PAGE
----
my pc starts booting then shuts down, the time it takes is about 5 seconds. power button does not appear to do anything.
When this happens, check the reading of the power button LED, is it solid green, blinking green, solid amber, blinking amber and the Diagnostic Lights on the front panel?
The XPS 400 Diagnostic Codes and Troubleshooter, is HERE
Does the power supply fan run?
If there are any error messages, please post the exact text of them?
If my answer was helpful, please use the 'Did this answer the question' and click: YesForum Member since 2001I am not employed by Dell
when i plug the unit in the fans all come on and the boot process starts. the power led flashes yellow twice then goes green, then it shuts off. pressing the power button at this point does nothing. this happens so quickly there is nothing on the monitor.
there is a green led on the motherboard that stays on as does the network led.
I will need to do this a couple of more times to see where the 4 LEDs are during the boot and see what the sequences is when it fails.
thanks for your help.
i applied power several time, the last sequence on 4 leds is 1-2-3 all green. i check all connections and can find nothing loose.
Am i correct in interpreting this as 'another failure has occurred'?
Yes, that what it means, a not so handy diagnostic code.
If you are comfortable around computers, you could try the following to check out the power supply.Note: The only 100% method of testing, is to install a know working power supply.Unplug the cord from the power supply, hold the power button in for about 15/20 seconds, open the case, unplug the 24-pin power connector from the motherboard and jump the Green wire to one of the Black wires, reconnect the power cord and power the system, if power supply's fan and hard drive run, then the PSU should be good.Note: Do not remove any wires from the plug, use a small piece of wire or a paper clip as a jumper.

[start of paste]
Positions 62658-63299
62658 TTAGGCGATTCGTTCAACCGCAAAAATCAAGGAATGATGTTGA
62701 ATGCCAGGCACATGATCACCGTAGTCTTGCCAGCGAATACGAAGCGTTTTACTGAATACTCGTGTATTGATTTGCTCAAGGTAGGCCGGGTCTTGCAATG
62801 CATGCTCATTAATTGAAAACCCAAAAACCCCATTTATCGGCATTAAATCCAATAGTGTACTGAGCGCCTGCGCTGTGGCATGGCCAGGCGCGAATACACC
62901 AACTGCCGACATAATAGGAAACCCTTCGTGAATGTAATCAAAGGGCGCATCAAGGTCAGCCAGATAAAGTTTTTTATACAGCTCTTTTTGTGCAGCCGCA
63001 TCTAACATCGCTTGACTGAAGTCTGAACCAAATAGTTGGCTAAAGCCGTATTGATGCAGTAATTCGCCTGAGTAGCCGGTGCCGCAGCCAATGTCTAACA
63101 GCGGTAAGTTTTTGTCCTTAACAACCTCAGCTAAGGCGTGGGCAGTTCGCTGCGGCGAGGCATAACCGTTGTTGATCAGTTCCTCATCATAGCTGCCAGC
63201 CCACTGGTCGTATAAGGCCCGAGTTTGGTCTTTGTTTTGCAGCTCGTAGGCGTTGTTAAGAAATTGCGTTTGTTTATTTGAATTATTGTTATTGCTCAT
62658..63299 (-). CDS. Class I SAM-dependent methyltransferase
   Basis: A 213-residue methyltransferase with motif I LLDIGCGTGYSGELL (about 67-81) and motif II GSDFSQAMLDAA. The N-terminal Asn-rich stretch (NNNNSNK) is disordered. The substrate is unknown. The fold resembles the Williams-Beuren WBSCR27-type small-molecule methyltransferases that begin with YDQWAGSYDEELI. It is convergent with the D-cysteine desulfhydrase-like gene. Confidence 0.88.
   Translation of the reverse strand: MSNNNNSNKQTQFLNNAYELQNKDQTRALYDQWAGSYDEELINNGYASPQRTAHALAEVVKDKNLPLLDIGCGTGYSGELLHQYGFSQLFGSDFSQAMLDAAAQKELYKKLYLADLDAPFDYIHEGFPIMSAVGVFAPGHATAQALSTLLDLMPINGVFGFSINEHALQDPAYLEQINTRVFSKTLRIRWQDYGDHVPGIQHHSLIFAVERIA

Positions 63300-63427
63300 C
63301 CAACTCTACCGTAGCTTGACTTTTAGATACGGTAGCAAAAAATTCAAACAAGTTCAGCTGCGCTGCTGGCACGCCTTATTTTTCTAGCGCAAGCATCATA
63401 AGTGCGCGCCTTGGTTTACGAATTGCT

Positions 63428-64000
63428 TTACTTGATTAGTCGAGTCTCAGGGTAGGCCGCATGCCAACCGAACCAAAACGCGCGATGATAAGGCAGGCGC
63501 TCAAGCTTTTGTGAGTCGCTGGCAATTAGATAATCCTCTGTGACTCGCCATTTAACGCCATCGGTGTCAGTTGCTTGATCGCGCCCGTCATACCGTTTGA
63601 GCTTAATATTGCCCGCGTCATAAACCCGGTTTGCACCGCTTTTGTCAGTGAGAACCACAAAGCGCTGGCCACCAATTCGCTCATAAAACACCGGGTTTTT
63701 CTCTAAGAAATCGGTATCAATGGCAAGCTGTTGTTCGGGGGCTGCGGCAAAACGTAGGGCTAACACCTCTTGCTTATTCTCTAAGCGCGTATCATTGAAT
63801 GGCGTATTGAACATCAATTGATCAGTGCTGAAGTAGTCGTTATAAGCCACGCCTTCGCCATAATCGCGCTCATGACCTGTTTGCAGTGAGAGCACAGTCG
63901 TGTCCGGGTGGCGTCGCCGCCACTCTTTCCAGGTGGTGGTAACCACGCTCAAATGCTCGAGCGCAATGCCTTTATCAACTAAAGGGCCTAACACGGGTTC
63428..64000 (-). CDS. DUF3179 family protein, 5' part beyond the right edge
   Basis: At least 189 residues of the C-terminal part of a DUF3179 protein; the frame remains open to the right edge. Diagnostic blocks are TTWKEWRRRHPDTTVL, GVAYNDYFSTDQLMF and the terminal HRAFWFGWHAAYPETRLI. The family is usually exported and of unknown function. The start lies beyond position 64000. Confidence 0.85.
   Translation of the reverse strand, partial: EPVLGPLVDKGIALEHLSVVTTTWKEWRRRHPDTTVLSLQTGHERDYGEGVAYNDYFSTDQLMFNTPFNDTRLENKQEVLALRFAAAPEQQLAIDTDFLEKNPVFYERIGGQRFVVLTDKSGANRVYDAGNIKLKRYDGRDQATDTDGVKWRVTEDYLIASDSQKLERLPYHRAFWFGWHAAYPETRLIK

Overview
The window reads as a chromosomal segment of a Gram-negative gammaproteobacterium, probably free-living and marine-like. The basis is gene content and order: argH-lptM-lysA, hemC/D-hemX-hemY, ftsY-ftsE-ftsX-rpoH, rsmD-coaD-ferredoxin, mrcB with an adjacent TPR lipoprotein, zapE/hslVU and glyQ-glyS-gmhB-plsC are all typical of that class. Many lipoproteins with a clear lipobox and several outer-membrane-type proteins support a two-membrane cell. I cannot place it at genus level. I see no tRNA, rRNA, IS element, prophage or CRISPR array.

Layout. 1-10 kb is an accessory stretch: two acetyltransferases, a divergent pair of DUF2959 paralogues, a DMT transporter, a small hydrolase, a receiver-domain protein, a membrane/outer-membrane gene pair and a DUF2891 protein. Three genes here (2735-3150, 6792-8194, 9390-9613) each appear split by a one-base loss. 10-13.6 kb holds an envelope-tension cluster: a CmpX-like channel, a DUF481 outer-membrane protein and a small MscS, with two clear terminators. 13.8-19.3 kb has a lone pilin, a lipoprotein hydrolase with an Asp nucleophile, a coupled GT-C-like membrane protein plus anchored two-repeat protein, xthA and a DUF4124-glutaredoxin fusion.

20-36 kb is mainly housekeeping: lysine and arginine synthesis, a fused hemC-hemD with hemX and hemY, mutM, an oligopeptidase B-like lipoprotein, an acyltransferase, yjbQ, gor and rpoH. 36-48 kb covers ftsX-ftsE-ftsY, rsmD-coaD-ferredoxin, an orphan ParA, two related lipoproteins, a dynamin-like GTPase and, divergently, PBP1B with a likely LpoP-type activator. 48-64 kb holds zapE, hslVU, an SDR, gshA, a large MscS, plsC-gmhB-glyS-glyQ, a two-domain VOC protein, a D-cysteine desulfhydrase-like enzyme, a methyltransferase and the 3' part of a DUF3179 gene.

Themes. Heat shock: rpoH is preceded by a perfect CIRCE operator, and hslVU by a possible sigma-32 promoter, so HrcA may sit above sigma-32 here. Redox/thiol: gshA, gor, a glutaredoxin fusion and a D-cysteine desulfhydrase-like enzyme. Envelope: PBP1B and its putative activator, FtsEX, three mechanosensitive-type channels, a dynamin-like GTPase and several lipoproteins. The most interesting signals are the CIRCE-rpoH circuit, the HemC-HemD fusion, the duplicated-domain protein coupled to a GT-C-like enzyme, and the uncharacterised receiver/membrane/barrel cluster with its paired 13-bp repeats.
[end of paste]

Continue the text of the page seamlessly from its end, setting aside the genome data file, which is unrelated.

Power supply checks out and the system still does not work, again remove the power cord, hold power button in for several seconds to discharge the residue power, reconnect the 25-pin connector to the motherboard.Remove all the PCI cards, the video card [if applicable], memory, all peripherals, disconnect the data and power cables to all the drives, check that the front panel cable is connected to motherboard, with nothing else connected to the system, reconnect the power cable and power the system on. If you do not get any beep codes and there is no change in the diagnostic lights on the front panel, then it would appear that the motherboard has died.Bev.
have built pcs in the past but no greuis with them. am curious what the wiring jumping does. lol the problem when you deal with an engineer. i suspect the mother board as it worked well before shutting down and the pc was not touched until i try to turn it on. just before it shuts down there is a noise from the video card (i think) like a relay clicking. then it crashes. i may try another video card for the heck of it.
Using the 'Jumper' will bypass the motherboard and if the PSU is working properly, the case fans, optical drives, hard drives, and LEDs should power up and remain on.
does it short it out?
btw, thanks for the help!
Before i did the power supply test i decided to reseat all the cards, memory and connectors. after that i get a 3-4 on the leds the next step after 1-2-3. i removed each memory module and tried to reboot with one module then the other and even swaped them. no improvement. What are the odds that both failed? i never like it when alarms change while you are troubleshooting. makes me wonder about the validity of the indicators. memory is cheap, but if i buy new memory i will get more.
where in Dell's web world do you find replacement motherboards? it looks like they do not want to sell them to individuals. if the mb is cheap enough i might just buy one anyway or see if i can upgrade it and processor.
The XPS 400 has a Dell BTX case and motherboard with proprietary features, there is no third party retail equivalent, try calling Dell Spare Parts HERE and have system's "Service Tag" handy.